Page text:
SCARBOROUGH — John C. Houbolt, an engineer whose contributions to the U.S. space program were vital to NASA’s successful moon landing in 1969, has died. He was 95.

Houbolt died Tuesday at a nursing home in Scarborough of complications from Parkinson’s disease, his son-in-law Tucker Withington, of Plymouth, Mass., confirmed Saturday.

As NASA describes on its website, while under pressure during the U.S.-Soviet space race, Houbolt was the catalyst in securing U.S. commitment to the science and engineering theory that eventually carried the Apollo crew to the moon and back safely.

His efforts in the early 1960s are largely credited with persuading NASA to focus on the launch of a module carrying a crew from lunar orbit, rather than a rocket from Earth or a spacecraft while orbiting the planet.

Houbolt argued that a lunar orbit rendezvous, or LOR, would not only be less mechanically and financially onerous than building a huge rocket to take man to the moon or launching a craft while orbiting the Earth, but LOR was the only option to meet President John F. Kennedy’s challenge before the end of the decade.

NASA describes “the bold step of skipping proper channels” that Houbolt took by pushing the issue in a private letter in 1961 to an incoming administrator.

“Do we want to go to the moon or not?” Houbolt asks. “Why is a much less grandiose scheme involving rendezvous ostracized or put on the defensive? I fully realize that contacting you in this manner is somewhat unorthodox, but the issues at stake are crucial enough to us all that an unusual course is warranted.”

When engineers first started evaluating how to reach the moon and return safely, the concept of rendezvous was rejected as too complicated and risky, according to NASA.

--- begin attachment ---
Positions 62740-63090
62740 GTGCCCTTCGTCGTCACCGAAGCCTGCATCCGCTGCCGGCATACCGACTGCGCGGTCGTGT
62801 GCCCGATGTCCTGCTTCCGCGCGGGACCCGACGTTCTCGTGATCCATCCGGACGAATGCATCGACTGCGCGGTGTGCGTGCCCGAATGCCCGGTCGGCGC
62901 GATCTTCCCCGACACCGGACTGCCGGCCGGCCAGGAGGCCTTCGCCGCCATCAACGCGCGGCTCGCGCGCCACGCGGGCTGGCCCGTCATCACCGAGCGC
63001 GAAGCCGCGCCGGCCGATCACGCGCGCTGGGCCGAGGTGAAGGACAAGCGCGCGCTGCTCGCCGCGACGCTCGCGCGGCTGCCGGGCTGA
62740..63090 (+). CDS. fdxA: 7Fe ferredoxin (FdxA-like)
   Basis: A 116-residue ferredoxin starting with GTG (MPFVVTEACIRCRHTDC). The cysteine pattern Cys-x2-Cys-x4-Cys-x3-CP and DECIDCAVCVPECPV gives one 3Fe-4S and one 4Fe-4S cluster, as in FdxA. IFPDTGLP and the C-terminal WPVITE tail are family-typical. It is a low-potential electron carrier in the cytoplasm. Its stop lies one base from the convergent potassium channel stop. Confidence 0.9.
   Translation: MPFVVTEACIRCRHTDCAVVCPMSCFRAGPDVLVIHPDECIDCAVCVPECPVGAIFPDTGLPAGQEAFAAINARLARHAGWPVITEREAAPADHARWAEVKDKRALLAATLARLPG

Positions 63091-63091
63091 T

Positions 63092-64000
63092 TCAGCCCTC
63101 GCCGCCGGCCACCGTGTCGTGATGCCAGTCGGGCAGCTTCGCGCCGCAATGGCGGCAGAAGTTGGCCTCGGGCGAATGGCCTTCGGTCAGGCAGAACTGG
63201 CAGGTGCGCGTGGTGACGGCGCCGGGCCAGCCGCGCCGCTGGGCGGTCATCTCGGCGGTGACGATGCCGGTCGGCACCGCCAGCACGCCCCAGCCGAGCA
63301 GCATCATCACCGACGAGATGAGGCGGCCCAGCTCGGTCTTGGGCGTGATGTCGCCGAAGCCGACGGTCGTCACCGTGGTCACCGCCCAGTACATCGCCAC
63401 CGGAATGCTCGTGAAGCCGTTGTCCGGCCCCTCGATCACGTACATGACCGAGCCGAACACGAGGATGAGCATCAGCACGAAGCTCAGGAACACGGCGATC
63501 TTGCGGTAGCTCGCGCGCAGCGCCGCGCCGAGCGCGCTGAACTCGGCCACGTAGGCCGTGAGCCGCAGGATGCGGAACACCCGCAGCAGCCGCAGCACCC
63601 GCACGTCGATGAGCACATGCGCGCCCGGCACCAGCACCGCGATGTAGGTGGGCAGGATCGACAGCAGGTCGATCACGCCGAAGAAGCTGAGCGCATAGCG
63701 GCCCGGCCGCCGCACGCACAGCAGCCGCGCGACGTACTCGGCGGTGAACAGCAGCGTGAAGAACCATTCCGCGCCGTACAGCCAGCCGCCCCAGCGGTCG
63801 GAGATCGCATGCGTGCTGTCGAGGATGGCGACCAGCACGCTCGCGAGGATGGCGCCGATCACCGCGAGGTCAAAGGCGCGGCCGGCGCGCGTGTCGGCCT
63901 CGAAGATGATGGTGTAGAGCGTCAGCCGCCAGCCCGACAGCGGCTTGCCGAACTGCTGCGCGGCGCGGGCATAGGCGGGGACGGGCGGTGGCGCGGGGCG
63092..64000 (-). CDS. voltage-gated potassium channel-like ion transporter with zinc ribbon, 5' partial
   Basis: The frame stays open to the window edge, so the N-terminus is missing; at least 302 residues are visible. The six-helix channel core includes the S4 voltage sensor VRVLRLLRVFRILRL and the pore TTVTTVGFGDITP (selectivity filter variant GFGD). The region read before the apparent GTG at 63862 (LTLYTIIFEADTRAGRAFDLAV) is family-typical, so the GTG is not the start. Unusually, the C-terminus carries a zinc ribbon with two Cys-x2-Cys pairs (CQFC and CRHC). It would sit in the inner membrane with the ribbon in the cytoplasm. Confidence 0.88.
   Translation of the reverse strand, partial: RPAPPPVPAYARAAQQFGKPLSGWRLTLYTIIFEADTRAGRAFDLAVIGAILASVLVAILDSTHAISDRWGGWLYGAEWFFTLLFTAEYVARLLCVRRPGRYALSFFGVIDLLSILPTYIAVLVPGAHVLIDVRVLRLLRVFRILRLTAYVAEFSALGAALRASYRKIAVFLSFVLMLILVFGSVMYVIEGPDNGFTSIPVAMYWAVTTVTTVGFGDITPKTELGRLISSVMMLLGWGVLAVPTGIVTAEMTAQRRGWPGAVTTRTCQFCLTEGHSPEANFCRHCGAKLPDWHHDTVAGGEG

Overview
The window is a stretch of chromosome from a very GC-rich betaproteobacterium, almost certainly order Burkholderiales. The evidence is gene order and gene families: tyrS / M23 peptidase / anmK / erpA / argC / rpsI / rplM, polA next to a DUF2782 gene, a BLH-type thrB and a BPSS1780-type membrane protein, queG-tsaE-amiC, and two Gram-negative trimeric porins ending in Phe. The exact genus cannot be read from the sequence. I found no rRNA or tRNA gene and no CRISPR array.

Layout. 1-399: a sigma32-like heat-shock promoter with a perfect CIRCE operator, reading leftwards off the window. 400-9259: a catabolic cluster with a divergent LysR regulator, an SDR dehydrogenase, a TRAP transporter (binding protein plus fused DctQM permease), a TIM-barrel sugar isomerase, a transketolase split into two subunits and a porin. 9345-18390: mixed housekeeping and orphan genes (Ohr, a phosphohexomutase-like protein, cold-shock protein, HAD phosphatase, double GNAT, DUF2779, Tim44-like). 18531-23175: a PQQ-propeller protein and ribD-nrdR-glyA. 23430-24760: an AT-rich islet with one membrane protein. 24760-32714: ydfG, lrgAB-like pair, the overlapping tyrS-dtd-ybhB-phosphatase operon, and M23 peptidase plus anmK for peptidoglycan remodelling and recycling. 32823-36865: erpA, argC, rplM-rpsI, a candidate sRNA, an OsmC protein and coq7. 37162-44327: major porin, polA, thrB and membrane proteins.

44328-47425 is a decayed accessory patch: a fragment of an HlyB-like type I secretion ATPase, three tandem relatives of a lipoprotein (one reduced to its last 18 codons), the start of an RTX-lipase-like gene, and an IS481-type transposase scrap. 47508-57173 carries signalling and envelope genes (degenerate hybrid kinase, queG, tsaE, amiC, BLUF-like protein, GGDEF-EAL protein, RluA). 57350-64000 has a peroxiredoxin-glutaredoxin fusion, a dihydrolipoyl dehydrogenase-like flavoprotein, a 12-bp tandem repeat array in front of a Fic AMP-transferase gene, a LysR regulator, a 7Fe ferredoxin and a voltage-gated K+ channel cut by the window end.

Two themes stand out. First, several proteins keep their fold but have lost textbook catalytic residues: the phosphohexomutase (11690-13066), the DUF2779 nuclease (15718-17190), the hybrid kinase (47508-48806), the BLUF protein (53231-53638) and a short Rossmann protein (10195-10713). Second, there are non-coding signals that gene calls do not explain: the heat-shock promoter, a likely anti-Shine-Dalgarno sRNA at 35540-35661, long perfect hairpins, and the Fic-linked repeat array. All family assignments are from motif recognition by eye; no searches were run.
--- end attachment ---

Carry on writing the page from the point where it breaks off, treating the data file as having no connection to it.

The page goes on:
At its core, the concept relied on one large rocket to propel three connected craft into lunar orbit. Once circling the moon, the lunar lander would detach and land on the moon’s surface. When the moon walk was complete, astronauts would blast away from the craft’s base and legs to rejoin the command module that remained in moon orbit, NASA says on its website. Then, once reconnected, the astronauts would return to Earth in a tiny capsule that hurtled into the atmosphere at about 25,000 miles per hour.

Different from earlier proposals, the lunar rendezvous model required astronauts to perform the most complex and dangerous parts of the plan – the separation and reconnection of two space craft mid-orbit – far from the relative safety of Earth’s orbit, according to NASA.

“Thousands of factors contributed to the ultimate success of Apollo, but no single factor was more essential than the concept of lunar-orbit rendezvous,” said a NASA historical report prepared by Dr. James R. Hansen, author of a history of the agency’s early development. “Without NASA’s adoption of this stubbornly-held minority opinion, we may still have gotten to the moon, but almost certainly it would not have been accomplised by the end of the decade, as President Kennedy had wanted.”

Houbolt started his career with NASA’s predecessor in Hampton, Va., in 1942, served in the Army Corps of Engineers, and worked in an aeronautical research and consulting firm in Princeton, N.J., before returning to NASA in 1976 as chief aeronautical scientist. He retired in 1985 but continued private consulting work.

Born April 10, 1919, in Altoona, Iowa, Houbolt grew up in Joliet, Ill., and earned degrees in civil engineering from the University of Illinois at Urbana-Champaign. He earned a doctorate from the Swiss Federal Institute of Technology at Zurich in 1957.